2.3 Intensification of search

The intensification stage of BLS-RLE aims to find better solutions by descent local search. For this purpose, BLS-RLE employs the (0,1)-swap move operator to try to improve a solution. Recall that is the set of adjacent vertices of , let be the complementary set of and be the set of vertices in that are adjacent to at least one vertex in , i.e., . For a vertex in , if , then is called a critical vertex. The set , shown in Eq. (2), consists of all vertices in that are connected to at least vertices in and are also connected to all of the critical vertices [24, 28]. Descent local search includes a new vertex from to increase the cardinality of the current , while maintaining the feasibility of the -plex. When is empty, the intensification stage is complete and the local optimum found is returned.

(2)

2.4 Perturbation operators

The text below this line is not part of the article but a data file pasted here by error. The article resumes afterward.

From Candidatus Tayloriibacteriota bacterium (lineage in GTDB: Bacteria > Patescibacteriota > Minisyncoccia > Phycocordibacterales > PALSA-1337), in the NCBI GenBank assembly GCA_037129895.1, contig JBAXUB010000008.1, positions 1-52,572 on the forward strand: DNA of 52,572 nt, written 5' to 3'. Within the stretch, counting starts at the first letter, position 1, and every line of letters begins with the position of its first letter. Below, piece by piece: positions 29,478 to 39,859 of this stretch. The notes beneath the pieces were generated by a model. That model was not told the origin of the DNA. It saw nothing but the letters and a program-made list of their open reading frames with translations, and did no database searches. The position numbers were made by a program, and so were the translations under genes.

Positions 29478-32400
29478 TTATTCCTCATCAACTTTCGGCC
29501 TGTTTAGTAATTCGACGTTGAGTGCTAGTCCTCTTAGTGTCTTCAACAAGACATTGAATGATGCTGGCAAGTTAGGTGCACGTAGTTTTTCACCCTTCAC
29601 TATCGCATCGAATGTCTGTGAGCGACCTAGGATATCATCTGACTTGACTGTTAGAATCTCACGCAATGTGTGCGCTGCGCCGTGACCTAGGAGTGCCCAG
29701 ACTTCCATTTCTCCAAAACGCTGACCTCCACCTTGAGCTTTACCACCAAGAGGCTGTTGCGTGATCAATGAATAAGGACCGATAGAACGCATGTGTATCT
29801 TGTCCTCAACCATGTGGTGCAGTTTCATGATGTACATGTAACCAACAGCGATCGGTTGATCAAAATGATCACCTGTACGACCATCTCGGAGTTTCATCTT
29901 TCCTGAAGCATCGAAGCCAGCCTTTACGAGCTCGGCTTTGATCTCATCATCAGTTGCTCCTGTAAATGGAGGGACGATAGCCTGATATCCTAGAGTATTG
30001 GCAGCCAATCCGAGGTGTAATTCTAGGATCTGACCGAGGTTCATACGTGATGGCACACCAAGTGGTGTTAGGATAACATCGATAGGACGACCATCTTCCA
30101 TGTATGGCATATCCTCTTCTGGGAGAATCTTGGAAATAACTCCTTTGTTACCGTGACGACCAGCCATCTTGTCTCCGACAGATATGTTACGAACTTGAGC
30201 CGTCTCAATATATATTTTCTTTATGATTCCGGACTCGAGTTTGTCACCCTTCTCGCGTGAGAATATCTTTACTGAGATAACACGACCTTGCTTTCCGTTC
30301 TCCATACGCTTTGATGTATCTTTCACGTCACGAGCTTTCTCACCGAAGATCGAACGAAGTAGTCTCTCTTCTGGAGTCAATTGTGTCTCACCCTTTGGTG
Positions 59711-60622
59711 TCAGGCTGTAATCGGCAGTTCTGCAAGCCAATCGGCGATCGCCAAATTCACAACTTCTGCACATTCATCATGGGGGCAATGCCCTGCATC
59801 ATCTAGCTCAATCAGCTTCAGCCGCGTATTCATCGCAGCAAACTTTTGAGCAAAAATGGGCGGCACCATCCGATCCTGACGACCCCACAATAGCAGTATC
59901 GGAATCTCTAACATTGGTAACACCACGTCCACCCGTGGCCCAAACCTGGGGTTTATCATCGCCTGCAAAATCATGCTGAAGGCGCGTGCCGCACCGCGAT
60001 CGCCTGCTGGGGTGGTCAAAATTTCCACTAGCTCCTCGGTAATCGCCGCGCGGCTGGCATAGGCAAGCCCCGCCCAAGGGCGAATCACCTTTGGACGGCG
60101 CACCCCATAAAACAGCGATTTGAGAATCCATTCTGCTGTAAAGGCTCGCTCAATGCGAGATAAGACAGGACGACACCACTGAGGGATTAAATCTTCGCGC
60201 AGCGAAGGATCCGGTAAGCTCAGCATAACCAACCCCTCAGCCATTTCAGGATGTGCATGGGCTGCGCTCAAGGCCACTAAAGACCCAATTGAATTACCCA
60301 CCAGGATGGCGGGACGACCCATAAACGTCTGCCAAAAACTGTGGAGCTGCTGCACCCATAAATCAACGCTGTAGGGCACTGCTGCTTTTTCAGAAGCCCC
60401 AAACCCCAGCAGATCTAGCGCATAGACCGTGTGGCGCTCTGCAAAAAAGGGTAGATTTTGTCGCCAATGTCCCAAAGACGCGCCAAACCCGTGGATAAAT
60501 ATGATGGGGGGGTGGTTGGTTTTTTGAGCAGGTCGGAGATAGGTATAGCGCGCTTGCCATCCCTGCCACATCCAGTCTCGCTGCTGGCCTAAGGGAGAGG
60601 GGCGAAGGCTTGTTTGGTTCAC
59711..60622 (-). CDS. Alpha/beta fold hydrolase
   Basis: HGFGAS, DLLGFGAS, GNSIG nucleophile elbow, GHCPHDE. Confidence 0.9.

In order to escape from local optima, directed or random perturbations are used to guide the search towards unexplored regions. Directed perturbation aims to minimize the degradation of the -plex cardinality, while random perturbation aims to move the search away from the current location. The choice of operator is based on the probability of using a directed perturbation operator, with random perturbation applied otherwise (with the corresponding probability 1 - ). If the random perturbation is chosen, the value of parameter controls the strength of random perturbation (the random perturbation is compared to a random start when ). The number of perturbation moves is defined as , with , and controlled interdependently by the reinforcement learning strategy.